On 14 June 2019, a set of terrifying photographs purportedly showing a "possum-eating" spider in Australia was posted to the "Tasmanian Insects and Spiders" Facebook page:
These photographs appear to be real, but the caption may have left viewers with a misleading impression about the relative sizes of the creatures pictured.
The meal in question was a pygmy possum, a small, mouse-sized possum that ranges in size from about 5 to 12 cm (2 to 4.7 inches), and not a common opossum, which can grow to the size of a house cat.
The spider in this image was a huntsman spider, also known as the giant crab spider, which can attain a leg span up to 12 inches in length:
Huntsman spiders are large, fast spiders distributed in warm climates throughout the world. They are notable for the way that they catch their prey.
Huntsman spiders "don't build webs to catch prey," explained entomologist Christy Bills, Invertebrate Collections manager at the Natural History Museum of Utah. Rather, they hunt down their prey, a habit that gives them their common name.
There are thousands of subspecies in this family (Sparassidae). The average huntsman spider species is about 1 inch (2.5 centimeters) long with a leg span of up to 5 inches (12.7 cm). The giant huntsman spider, however, has a leg span of up to 12 inches (30 cm), making it the largest spider by diameter; it is often described as being "the size of a dinner plate." Peter Jäger, head of the arachnology department at the Senckenberg Research Institute in Frankfurt, Germany, discovered the giant huntsman in a cave in Laos in 2001, according to the World Wide Fund for Nature (WWF). Only a few people in the world have seen this behemoth arachnid.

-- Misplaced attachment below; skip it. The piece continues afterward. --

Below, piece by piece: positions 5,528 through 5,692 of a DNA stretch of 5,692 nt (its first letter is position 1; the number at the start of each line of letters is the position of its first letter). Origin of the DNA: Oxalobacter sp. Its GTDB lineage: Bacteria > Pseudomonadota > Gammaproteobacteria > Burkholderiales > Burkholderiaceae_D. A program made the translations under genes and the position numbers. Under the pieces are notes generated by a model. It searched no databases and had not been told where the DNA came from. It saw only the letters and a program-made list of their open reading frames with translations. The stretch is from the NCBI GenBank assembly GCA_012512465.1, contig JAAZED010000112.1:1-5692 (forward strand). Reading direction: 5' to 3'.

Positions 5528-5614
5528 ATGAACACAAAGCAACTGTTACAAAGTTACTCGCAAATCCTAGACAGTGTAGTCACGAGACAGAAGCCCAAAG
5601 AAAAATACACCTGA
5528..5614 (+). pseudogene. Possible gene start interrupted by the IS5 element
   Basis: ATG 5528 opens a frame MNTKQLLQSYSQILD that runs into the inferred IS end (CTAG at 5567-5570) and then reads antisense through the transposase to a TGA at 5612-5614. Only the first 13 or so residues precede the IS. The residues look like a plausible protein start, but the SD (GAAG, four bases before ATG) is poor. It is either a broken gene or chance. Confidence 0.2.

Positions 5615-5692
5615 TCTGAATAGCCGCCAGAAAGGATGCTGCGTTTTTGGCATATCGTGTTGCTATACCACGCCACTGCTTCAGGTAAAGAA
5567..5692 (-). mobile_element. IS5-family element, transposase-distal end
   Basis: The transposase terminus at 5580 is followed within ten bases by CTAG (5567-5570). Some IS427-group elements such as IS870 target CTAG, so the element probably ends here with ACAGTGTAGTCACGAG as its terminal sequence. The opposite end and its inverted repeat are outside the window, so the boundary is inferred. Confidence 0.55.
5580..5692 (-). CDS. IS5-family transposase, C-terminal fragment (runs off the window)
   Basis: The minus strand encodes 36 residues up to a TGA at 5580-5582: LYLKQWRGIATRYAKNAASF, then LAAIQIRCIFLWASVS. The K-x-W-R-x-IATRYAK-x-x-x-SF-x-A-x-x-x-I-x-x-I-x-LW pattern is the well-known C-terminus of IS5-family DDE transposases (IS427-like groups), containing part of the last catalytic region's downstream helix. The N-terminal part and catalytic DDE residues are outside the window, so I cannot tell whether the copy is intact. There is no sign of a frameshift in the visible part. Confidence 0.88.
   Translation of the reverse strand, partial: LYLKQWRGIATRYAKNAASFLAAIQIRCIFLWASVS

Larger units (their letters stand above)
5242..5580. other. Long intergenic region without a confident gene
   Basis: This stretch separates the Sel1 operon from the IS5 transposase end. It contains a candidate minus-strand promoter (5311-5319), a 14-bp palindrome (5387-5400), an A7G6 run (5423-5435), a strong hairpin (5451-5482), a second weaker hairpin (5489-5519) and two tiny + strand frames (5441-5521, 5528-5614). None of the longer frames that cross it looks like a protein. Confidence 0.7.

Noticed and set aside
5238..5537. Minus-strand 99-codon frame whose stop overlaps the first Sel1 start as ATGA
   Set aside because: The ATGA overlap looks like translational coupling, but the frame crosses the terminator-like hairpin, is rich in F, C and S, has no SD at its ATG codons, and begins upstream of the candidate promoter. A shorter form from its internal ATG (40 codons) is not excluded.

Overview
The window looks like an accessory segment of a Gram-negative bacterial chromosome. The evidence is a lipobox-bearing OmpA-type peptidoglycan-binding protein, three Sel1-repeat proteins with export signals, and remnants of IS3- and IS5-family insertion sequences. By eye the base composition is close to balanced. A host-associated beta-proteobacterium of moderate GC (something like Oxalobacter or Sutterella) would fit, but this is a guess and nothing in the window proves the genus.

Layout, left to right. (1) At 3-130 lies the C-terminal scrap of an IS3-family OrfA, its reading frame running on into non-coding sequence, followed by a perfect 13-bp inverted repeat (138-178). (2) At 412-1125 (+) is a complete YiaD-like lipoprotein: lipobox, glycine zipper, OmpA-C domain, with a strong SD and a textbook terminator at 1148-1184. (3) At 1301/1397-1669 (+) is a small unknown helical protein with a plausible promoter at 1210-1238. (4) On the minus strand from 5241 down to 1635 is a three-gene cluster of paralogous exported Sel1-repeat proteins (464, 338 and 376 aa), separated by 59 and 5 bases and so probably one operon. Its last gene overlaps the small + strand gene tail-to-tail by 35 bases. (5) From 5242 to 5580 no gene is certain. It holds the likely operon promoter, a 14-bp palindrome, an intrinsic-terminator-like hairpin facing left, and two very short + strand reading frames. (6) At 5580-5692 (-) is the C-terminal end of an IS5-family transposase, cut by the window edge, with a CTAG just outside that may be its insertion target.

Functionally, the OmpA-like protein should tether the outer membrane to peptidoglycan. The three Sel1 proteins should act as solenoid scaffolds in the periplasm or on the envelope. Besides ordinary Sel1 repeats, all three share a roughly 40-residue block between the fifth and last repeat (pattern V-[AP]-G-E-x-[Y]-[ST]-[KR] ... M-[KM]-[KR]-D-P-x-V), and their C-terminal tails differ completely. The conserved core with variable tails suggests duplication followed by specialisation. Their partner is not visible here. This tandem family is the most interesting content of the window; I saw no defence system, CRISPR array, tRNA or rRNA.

While these spiders typically feed on insects, they've also been known to eat frogs, lizards, and even small birds. Australia Museum arachnology collection manager Graham Milledge told The Guardian that he'd never seen a hunstman spider take a pygmy possum: “It would be fairly rare ... It’s the first time I’ve seen a pygmy possum as prey.”
John Woinarski, a conservation biology professor at Charles Darwin University, said that huntsman spiders don't typically eat pygmy possums because these species inhabit different areas. One place they both can be found, however, is Mount Field: "There are some habitat differences between the two species, and [an] eastern pygmy possum is more likely to occur in alpine and subalpine habitats, such as Mt Field."
Huntsman spiders may not typically eat pygmy possums, but these large arachnids have been observed eating other small mammals. In 2016, a hunstman spider was filmed in Queensland, Australia, dragging a mouse up the side of a refrigerator: